Edge Cable USA (a unit of internet giant Facebook), China Mobile International Limited (CMI) and Amazon Data Services (formerly known as Vadata) have submitted an application for a licence to land and operate within the US a non-common carrier submarine cable system, called the CAP-1, connecting Grover Beach (California) and Pagudpud (the Philippines). The CAP-1 system will have six fibre pairs and consist of a single 12,000km trunk between an existing facility at Grover Beach, California and a new cable landing station at Pagudpud. It will have a design capacity of 90×200Gbps (or equivalent) per fibre pair using current technology, with an aggregate design capacity of 108Tbps. Facebook and its affiliates will hold a 41.67% participation interest (and 50.00% voting rights) in the system, while CMI will have 50.00% (42.86%) and Amazon 8.33% (7.14%). The applicants intend to commence commercial operations of the CAP-1 system by Q4 2022. Further, the trio have submitted an application for a 180-day Special Temporary Authority (STA) to construct, connect, and test those portions of the CAP-1 cable system in US territory prior to Federal Communications Commission’s (FCC’s) grant of the cable licence. The companies highlighted that the CAP-1 system reflects the reconfiguration of the earlier Bay to Bay Express (BtoBE) cable system, the application for which had been withdrawn. The Applicants claim a timely STA award will ensure that the installation of the US-territory portion of the system – which has already been manufactured, is already in transit and is not affected by reconfiguration of the earlier system – occurs during the target weather window and with the contracted cable ship.
UK-headquartered provider of subsea cable installation and maintenance services Global Marine has been awarded the Desk Top Study (DTS) for the Singapore India Gateway (SING) cable system. The 9,000km system is aiming to connect Singapore and India, with additional branches to Thailand, Indonesia and Oman. The company said that the desk-based portion of the cable route study has now been completed and site visits will begin when COVID-19 restrictions begin to ease further. The SING submarine cable system project is developed by Datawave Networks and will feature Space Division Multiplexing (SDM) amplifier design and WSS ROADM technology.
The Committee for the Assessment of Foreign Participation in the United States Telecommunications Services Sector has notified the FCC that it is planning to conduct 120-day security reviews of an application to modify the cable landing licence for the ARCOS-1 submarine cable system and an application for the continued operation of the Taino-Carib cable system (linking Puerto Rico with the US Virgin Islands). The Committee also noted that if need arises, it may conduct 90-day secondary assessments of the submissions. The application submitted by ARCOS-1 USA and A.SurNet (ASN) is seeking to modify their cable landing licence for the 8,700km ARCOS-1 submarine cable system to include a new authorised landing point in Cojimar (Cuba). The applicants plan to deploy a branch from an existing branching unit of the ARCOS-1 cable that lies approximately 56km off the coast of Cuba; the new branch is to be known as Segment 26 of the ARCOS-1 cable. According to the application, Empresa de Telecomunicaciones de Cuba (ETECSA), the incumbent telecommunications provider in Cuba, will provide the cable landing station (CLS) for Segment 26. Columbus Networks Limited (CNL), or a wholly-owned and controlled subsidiary of CNL, will act as the landing party in Cuba, with Segment 26 jointly owned by CNL and some of the ARCOS consortium members, while ETECSA will acquire an indefeasible right of use (IRU) on some capacity on Segment 26 from CNL. Construction of Segment 26 is to be completed by CNL using an international submarine cable supplier. Meanwhile, the AT&T Corporation (AT&T) requested a new cable landing licence for the Taino-Carib system in June 2018 on behalf of fellow owners of the system, including Embratel, Orange and C&W Networks, following the expiration of the prior cable landing licence. The 186km Taino-Carib system, which was certified ready for service (RFS) in December 1992, has landing points in Condado Beach and Isla Verde (Puerto Rico, US) and Magen’s Bay (US Virgin Islands).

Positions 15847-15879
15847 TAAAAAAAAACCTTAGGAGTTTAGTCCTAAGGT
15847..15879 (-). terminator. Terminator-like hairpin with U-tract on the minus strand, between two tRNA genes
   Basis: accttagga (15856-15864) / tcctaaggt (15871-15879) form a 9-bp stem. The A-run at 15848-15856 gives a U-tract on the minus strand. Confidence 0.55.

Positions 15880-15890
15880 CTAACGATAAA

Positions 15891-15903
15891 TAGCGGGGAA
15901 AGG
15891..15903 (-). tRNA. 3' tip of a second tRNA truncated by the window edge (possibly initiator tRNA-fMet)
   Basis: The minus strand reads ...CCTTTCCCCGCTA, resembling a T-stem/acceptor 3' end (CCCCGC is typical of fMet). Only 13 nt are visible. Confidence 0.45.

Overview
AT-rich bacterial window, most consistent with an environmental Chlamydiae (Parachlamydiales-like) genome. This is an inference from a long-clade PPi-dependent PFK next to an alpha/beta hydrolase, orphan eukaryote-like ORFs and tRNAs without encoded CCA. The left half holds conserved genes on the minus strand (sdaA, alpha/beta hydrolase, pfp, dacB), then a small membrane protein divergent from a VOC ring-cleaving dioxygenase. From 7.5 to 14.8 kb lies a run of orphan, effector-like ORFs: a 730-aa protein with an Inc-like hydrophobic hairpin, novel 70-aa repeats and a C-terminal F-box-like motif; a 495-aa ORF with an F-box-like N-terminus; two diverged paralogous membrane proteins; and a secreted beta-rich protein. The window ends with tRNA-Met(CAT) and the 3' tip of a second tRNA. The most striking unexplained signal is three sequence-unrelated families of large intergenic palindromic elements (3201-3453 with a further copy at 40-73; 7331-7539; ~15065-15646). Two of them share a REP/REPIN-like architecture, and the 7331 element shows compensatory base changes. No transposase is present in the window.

Government plans to deploy a third undersea cable directly linking the Cayman Islands to the US ‘are unnecessary’, the Cayman News Service writes, citing Paul Kirwan, Director for Consortium Cable Management at Cable & Wireless Networks, which has overseen the operations and management of the two existing subsea cables since their inception. The executive said: ‘Even if Caymanian consumption were to increase five-fold in the next ten years, there would not be a capacity concern for the current subsea network … Should the need ever arise to repair a cable, the average time to do so is 15 to 25 days, however, most ISP routing systems are designed and scaled to automatically allow for traffic to be re-routed to the secondary cable route to facilitate repair without any noticeable impact or congestion.’ Last month, the Cayman Island’s government issued a request for information (RFI) for the proposed deployment of a new submarine cable in the country. Currently, two systems land on Cayman shores: the MAYA-1 cable linking the island to the US, Mexico, Honduras, Costa Rica, Panama and Colombia, and the Cayman Jamaica Fibre System, which connects the Cayman Islands to Jamaica. According to the Ministry of Commerce, Planning and Infrastructure (MCPI), the aim of the RFI is to gauge the market’s interest in the project, understand the key risk factors that must be considered to land a new submarine cable and understand the key success factors that need to be accounted for when landing the new cable.
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